Joseph Smith = Paul?

I was listening to a recent podcast from the Unbelievable? program on Premier Christian Radio just the other day. The debate for the podcast centered on the resurrection of Jesus. In one corner, defending the Christian position, was Jonathan McLatchie. In the other corner, was Michael Alter, a Jewish skeptic of the resurrection who has done considerable research and written a book on the subject.

In this post, I want to address one component of Alter’s attack on Paul the Apostle’s testimony. In their debate, Alter tries to draw a comparison between Paul and Joseph Smith, the founder of Mormonism. His point was that we cannot trust Paul’s testimony, and that if we choose to believe Paul, then we should also have to believe Joseph Smith’s testimony. The idea behind Alter’s move is that Paul has a radical experience on the Damascus road, never actually seeing the physical resurrected Christ, and that Joseph Smith has an experience where he is visited by an angel. So, Alter suggests that Smith’s experience is just as valid as Paul’s, and we should therefore accept it as equally authoritative.

Now, here’s the rub: the parallels are not as close as Alter would like us to believe. Allow me expound on this a bit.

  1. Paul’s conversion was anticipated by Jesus in the Gospels (see Mark 13:9).
  2. Paul’s Damascus Road experience involves a known entity, Jesus.
  3. Paul’s post-conversion message is consistent with the Gospels.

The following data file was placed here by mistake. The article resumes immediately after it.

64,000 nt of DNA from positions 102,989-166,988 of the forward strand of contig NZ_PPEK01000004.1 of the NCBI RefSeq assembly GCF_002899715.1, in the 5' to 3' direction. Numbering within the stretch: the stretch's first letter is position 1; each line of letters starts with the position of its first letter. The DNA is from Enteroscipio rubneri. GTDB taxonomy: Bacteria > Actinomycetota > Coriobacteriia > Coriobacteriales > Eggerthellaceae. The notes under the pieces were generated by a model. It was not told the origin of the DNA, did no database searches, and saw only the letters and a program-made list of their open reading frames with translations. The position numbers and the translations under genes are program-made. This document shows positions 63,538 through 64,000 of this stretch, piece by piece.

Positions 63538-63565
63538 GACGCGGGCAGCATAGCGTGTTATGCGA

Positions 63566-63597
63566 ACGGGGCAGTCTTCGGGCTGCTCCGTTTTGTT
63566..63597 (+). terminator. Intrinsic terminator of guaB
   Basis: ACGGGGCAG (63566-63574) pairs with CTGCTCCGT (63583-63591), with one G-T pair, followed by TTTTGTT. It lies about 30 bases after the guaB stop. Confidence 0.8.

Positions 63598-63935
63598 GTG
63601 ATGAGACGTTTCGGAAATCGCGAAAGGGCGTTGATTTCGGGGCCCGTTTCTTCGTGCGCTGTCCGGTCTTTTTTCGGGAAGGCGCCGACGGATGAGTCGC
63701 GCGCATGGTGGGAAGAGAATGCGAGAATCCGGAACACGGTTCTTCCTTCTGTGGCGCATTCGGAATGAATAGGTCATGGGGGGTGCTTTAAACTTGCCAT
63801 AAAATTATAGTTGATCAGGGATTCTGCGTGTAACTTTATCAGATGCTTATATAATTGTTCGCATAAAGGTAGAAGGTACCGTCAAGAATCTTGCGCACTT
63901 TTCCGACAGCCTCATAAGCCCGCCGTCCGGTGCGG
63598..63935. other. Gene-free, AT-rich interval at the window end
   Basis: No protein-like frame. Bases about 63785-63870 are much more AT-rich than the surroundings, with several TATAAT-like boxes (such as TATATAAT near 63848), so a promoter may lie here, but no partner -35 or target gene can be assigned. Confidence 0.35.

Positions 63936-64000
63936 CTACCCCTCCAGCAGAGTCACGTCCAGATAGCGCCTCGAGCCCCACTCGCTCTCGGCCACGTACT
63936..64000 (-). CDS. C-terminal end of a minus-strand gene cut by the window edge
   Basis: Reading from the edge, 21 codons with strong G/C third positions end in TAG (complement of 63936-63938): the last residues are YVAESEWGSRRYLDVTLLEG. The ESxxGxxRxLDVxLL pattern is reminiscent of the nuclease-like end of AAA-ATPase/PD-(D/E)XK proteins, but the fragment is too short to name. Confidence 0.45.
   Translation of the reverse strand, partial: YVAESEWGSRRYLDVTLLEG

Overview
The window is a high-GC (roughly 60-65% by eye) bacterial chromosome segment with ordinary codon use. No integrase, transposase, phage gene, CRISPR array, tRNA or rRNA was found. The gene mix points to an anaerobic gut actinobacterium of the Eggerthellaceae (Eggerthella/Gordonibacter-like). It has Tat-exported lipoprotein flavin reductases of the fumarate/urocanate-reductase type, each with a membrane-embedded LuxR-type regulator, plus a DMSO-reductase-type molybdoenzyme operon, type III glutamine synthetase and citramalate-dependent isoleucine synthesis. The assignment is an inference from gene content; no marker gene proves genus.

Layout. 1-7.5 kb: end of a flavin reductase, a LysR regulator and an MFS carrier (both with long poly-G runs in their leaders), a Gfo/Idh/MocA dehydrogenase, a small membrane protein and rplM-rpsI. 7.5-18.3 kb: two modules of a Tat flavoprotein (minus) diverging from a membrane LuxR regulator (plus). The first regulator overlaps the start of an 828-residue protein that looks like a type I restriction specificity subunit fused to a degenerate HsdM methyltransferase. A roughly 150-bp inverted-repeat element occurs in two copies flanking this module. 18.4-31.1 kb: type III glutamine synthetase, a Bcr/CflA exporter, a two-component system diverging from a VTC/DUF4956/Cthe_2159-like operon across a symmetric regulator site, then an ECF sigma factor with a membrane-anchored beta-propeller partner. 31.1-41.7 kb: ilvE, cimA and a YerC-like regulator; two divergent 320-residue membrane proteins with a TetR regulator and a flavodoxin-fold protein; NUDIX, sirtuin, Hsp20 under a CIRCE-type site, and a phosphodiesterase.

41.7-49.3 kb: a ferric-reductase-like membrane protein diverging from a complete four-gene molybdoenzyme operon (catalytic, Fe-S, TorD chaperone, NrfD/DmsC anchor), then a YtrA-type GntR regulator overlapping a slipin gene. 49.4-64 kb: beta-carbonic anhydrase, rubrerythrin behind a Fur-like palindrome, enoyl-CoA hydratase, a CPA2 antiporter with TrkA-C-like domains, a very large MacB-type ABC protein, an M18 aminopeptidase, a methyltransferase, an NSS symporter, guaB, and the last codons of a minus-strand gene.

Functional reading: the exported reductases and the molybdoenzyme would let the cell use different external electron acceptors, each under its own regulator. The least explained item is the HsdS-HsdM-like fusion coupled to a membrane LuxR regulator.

4. Paul’s experience fits in the context of the Bible (God uses supernatural means to reveal Himself to others at other times).

In contrast:

  1. Joseph Smith’s conversion was not anticipated in either the Old or New Testaments.
  2. Joseph Smith’s experience involves a previously unknown entity, the angel Moroni.
  3. Joseph Smith’s message is extra-biblical. It is not consistent with the teachings of the Old and New Testament, but teaches that additional revelation is needed.
  4. Joseph Smith’s experience does not fit the context of the Bible. Gold plates in North America do not gel with Scripture.

So, Alter suggests that Paul and Smith could have both been deceived by Satan masquerading as an angel of light (2 Cor. 11:14-15). The trouble, though, is seen in the above comparison. If one of the two men is deceived, it is clearly Smith. If Paul was deceived, then he was deceived into seeing Jesus and preaching a message that is consistent with Jesus’ teachings and ultimately leads to countless people coming to personal faith in Christ. This does not seem likely.

So, to close, let me say that I see no reason why Paul’s testimony should not be trusted.

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